Great Wrongs Require Great Remedies
The concentration of wealth and power are increasing, while vast regions of the planet continue to be thrust into abject poverty. The mechanisms of international cooperation that we have designed serve, in this conjuncture, to appease some good consciences. But they have been radically incapable of resolving the grave daily problems, whose dimensions are structural.
The protests of the countries of the South in that regard were true and visionary. In proposing a New Order, we sought a profound institutional reform that would be capable of getting international economic relations back on track. We would have liked to avoid the enormous deterioration of the last few years and mitigate the crisis. But it is never too late.
Historically, great transformations tend to occur when there is no longer any other way to advance. Thus, the distance which separates prophets from revolutionaries. Great wrongs require great remedies. A wise and committed reform of international economic relations must be carried out. Let us not engage in witchhunts against those who are to blame, but rather search for those who will be responsible for the future. Elucidating the ultimate origin of our problems is a task of inquisitors, not of those who govern....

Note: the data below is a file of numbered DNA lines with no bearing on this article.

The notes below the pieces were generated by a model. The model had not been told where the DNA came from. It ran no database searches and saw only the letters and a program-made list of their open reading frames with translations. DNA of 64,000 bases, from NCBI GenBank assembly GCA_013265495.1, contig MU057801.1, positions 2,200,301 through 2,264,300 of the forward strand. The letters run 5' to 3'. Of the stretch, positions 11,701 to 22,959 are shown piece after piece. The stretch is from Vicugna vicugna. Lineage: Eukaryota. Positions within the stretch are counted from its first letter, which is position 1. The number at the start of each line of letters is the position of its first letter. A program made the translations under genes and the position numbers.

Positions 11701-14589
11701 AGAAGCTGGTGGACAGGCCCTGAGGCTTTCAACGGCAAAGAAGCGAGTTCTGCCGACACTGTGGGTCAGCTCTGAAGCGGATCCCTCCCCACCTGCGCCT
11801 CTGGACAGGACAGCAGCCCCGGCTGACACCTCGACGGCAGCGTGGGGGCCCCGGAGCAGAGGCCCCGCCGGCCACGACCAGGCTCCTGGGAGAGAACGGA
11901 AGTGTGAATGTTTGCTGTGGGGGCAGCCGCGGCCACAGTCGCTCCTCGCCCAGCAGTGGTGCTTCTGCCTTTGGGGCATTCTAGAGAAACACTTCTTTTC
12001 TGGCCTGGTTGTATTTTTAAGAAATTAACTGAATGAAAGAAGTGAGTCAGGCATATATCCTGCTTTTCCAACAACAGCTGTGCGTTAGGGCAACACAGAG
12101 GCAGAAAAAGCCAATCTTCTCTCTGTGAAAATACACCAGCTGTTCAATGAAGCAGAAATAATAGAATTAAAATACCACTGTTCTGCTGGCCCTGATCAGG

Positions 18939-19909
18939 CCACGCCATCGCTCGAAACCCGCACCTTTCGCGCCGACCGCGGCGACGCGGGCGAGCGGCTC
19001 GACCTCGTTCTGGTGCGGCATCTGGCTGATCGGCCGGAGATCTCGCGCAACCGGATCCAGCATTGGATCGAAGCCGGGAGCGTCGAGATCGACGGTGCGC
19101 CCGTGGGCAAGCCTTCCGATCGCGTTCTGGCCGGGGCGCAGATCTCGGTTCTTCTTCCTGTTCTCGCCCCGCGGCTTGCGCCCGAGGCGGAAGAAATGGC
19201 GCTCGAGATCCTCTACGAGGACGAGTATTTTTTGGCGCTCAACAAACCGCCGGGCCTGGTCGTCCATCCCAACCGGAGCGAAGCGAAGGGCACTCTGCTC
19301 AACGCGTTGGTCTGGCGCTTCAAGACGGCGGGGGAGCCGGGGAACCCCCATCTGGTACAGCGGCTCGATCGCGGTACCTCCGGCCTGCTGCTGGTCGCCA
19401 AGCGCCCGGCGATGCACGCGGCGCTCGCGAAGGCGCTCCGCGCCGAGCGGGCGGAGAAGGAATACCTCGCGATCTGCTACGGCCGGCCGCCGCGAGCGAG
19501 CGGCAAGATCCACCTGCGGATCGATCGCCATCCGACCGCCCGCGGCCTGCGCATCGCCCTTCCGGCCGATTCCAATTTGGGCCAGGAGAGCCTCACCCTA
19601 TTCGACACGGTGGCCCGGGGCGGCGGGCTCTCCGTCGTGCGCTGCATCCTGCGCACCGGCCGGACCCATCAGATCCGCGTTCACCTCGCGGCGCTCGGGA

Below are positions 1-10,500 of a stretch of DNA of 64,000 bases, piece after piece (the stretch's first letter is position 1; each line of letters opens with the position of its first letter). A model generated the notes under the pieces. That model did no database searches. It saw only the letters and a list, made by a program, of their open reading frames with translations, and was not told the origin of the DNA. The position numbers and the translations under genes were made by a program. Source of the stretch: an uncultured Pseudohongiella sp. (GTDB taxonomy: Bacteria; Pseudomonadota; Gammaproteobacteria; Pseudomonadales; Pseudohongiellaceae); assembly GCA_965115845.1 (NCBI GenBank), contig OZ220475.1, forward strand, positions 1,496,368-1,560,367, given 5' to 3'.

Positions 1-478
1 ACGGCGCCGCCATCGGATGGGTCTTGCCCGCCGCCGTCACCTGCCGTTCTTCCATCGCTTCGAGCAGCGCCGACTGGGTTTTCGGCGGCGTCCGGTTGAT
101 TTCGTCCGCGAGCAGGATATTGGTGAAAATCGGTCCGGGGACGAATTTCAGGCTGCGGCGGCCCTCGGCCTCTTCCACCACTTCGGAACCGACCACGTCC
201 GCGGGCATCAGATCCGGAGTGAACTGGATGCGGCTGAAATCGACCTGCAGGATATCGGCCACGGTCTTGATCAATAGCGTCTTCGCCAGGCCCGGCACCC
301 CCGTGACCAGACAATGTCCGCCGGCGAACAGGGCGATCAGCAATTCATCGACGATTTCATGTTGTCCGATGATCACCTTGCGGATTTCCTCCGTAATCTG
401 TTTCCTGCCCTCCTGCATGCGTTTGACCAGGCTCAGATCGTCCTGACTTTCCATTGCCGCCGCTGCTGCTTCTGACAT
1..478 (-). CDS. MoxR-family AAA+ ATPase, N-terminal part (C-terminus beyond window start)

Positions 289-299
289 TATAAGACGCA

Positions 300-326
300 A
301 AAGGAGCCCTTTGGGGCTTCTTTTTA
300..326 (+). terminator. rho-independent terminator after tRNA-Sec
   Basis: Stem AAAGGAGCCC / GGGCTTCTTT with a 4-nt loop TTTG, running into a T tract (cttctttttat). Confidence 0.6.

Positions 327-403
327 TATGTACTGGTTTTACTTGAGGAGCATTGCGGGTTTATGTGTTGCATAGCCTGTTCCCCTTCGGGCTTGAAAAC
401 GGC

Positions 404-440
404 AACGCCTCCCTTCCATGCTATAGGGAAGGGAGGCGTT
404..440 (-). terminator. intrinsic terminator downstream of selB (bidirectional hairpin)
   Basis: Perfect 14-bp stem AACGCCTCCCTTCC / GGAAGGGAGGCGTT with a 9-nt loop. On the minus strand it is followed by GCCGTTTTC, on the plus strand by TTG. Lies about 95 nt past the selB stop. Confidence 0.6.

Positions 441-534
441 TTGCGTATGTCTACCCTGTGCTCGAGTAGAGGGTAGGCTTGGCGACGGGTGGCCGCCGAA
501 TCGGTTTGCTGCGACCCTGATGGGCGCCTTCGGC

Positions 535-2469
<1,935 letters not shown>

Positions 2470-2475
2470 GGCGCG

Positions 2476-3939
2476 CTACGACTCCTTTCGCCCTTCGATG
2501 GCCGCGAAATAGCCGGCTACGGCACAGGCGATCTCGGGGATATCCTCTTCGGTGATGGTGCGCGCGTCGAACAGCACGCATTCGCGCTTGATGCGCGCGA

For that reason, global economic negotiations should be the forum which allows us to reconcile those opposites, with formulas that are in accord with the needs of the present. Their convocation is urgent; carrying them out is unpostponable. Nor can the purported dispute between the specialized agencies of the system, and the sovereignty of this Assembly, be wielded as a thesis for delaying that dialogue. All of the organizations of the United Nations were created by our sovereign decision; all of them possess a legal framework which regulates them; and they are respectable. The justification for those international bodies does not lie in the persistence of undesired inequalities, but rather in the search for rational solutions to the crucial questions of our time: disarmament, collective security, and development.